Go ahead! Call me a big baby. I can handle it. I was feeling sorry for myself…crying on my twenty-sixth birthday. It was April 24, 1991. I was twenty-six and terribly lonely, even surrounded by friends and a great job and exciting future. I was a single lady on my way to join a mission in the Democratic Republic of Congo (then Zaire). I had spent most of the last year attempting to raise support, but apparently churches investing in a single lady missionary was considered a poor investment: one that wouldn’t give a good return of souls saved for dollars spent. The only two churches supporting me were my two home churches in Jacksonville, Florida and Bucks County, Pennsylvania.
I was weary of the support search, and I truly desired to go to Congo as a married missionary, not a single one. At the time I was on deputation, there were several single men also headed to Congo. Sadly, they were merely dorks and nerds. Not really what I was hoping for. So, I cried. It was my birthday. I could cry if I wanted. And prayed. I prayed that the right man would some how meet up with me.
I finished my day with a good pep talk and woke with a better outlook. I was a high school English teacher in a small Christian school in Gastonia, North Carolina. I loved my students and, they loved me. It was my fourth year of teaching and definitely my best. I had made multiple trips on weekends throughout the school year to raise support in other states. One meeting that I had attended in the fall was in Downingtown, Pennsylvania. I remembered the meeting well because I had gone on a date with one of those dorky missionaries. One who seemed surprised that a girl enjoyed reading Louis L’Amour. But I managed to miss someone while there. A fourth-year Bible college student who had already done four years in the Air Force.
One day, this young man, who was himself interested in Congo as a ministry, expressed his wishes for a wife out loud to his church secretary. She reminded him of my being there during the church’s missions conference in the fall. But he couldn’t remember me. On a second occasion, the topic of searching for a wife came up to an older Jewish believer who also was attending the small Bible college. His name was Sam Abraham.
“Wait!” Sam responded. “Are you interested in going to Congo as a missionary?”
“Yes,” Gale Dawson responded.
“I know someone! A young lady from my home church is on deputation, raising funds to go to Congo. Let me get you her number. What’s your number? I’ll call you with her contact information.”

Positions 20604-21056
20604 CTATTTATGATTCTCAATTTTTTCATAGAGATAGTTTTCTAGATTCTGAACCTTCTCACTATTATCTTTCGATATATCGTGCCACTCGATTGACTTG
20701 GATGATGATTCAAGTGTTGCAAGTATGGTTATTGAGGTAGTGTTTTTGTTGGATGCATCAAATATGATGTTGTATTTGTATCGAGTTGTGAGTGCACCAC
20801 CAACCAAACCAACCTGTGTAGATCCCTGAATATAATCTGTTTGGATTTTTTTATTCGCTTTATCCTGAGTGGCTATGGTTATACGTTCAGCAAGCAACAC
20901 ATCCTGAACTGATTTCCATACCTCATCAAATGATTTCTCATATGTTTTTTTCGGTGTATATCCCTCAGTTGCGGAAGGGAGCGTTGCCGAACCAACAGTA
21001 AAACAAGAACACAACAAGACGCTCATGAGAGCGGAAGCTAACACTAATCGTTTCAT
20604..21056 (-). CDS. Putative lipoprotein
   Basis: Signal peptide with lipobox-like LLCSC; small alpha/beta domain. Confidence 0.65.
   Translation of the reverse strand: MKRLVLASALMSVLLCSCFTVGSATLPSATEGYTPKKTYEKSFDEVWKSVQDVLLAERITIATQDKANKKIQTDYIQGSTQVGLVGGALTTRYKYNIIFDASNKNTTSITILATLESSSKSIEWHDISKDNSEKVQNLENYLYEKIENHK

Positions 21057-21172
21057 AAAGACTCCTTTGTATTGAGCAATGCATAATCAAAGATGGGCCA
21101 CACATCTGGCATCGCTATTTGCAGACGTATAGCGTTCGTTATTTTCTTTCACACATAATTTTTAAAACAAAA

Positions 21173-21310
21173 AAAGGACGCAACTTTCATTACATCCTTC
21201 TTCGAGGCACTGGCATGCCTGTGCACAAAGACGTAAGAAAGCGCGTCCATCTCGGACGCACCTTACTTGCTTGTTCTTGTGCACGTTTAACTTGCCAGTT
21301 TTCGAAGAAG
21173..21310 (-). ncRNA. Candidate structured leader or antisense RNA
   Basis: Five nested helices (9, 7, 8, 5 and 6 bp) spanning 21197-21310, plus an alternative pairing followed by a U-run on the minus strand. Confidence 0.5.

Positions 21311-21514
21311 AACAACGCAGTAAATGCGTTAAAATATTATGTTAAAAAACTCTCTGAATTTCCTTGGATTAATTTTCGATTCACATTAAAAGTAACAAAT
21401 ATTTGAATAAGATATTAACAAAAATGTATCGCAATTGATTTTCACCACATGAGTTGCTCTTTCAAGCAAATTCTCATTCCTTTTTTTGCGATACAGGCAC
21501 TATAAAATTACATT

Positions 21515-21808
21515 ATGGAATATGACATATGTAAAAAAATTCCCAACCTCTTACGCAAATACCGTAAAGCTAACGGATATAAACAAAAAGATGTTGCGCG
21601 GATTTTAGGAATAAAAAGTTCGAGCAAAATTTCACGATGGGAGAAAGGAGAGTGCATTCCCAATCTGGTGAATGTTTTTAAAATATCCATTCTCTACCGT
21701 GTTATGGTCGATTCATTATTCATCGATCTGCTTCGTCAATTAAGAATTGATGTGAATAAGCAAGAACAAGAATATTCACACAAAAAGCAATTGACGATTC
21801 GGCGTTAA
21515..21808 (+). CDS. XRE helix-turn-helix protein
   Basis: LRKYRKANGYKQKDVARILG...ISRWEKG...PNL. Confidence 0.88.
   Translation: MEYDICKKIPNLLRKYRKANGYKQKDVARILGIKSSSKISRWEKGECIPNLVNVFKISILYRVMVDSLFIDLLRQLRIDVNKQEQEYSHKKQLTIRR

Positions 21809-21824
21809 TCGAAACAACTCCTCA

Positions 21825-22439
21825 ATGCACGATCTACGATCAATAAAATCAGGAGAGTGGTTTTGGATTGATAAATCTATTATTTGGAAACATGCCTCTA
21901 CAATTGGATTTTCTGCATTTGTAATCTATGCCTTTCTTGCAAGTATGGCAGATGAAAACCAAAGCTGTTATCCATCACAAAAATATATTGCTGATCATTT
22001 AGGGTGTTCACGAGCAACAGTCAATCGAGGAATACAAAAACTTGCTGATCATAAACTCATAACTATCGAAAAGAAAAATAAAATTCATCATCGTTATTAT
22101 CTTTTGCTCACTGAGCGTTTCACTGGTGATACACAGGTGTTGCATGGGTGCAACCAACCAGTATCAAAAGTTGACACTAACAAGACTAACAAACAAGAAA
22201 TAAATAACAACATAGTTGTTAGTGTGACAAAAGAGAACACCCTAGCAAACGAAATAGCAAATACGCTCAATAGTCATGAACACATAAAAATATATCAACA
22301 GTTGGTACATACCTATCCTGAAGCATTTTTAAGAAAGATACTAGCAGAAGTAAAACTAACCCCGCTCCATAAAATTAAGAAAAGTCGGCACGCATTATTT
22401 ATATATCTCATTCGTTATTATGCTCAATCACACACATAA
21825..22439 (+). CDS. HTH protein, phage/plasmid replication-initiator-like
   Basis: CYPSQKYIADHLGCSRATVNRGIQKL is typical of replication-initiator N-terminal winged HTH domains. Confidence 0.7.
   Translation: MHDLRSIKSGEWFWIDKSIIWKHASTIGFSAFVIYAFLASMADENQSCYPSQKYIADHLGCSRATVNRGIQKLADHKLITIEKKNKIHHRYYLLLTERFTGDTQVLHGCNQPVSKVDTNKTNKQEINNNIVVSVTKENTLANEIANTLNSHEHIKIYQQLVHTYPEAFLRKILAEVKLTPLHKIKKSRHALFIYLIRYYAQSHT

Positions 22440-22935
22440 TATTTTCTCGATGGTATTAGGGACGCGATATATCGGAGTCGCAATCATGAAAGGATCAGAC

Sam was excited about playing matchmaker, and Gale was excited about a potential prospect for a wife. A few days later, Sam got back to Gale with MY number.
I distinctly remember the night I received that call. I was finished school for the day; finished grading papers and doing lesson plans, when the phone rang. My roommate answered it.
“There’s a guy on the phone who says he wants to talk to you; says he’s headed to Congo for a survey trip soon,” Lisbet explained.
Of course, being a drama queen, and assuming that it was one of the nerdy missionaries to the Congo, I was NOT eager to take that phone call! I acted the whole scenario out by dragging myself across the floor to the phone, moaning about this irritation to my evening. Lisbet was nearly rolling on the floor laughing. I picked up the phone.
“Hello? Who’s this?”
“Hello, my name is Gale Dawson. You don’t know me, but I got your number from Sam Abraham. I told him I was interested in going to the Congo as a missionary. I am planning a survey trip in June and wondered if you needed any items for your display table?”
“Umm, sure.” I paused to giggle from sheer relief that it wasn’t one of those nerdy missionaries. “Where are you calling from? How long have you been considering the Congo?”
The conversation that I dreaded lasted twenty minutes. I was very bubbly and giddy at my surprise of finding a normal guy on the other end of the phone.
In the next eight weeks before he traveled to Congo, Gale Dawson and I had several phone conversations, both of us liking what we were learning about each other. We learned that somehow, we had managed to be in the same conference at the same time, even sharing a meal with other missionaries without noticing each other. After returning from his trip, Gale felt confident that God wanted him to work in Congo. Four weeks later, we met at a mission board in North Carolina. I cannot say that I thought that it was love at first sight (his arms were too muscular compared to his small hands). But in the months to come, we grew to respect and love each other.
On a trip to Cape Cod in September for Gale to visit my dad and stepmom, Gale proposed out on a rock jetty on Martha’s Vineyard. I was expecting the question, but not expecting a ring. “Of course, I’ll marry you I said.” We were both delighted.
Due to the political situation in the Congo, we decided to move our wedding date up to December 14, 1991. We were married amid Christmas trees and colored lights, surrounded by family, friends, church members, and fellow missionaries. That was more than twenty-seven years ago. God has blessed our marriage, our three beautiful children, and the Congo ministry which we still oversee. (Check out www.risecongo.org )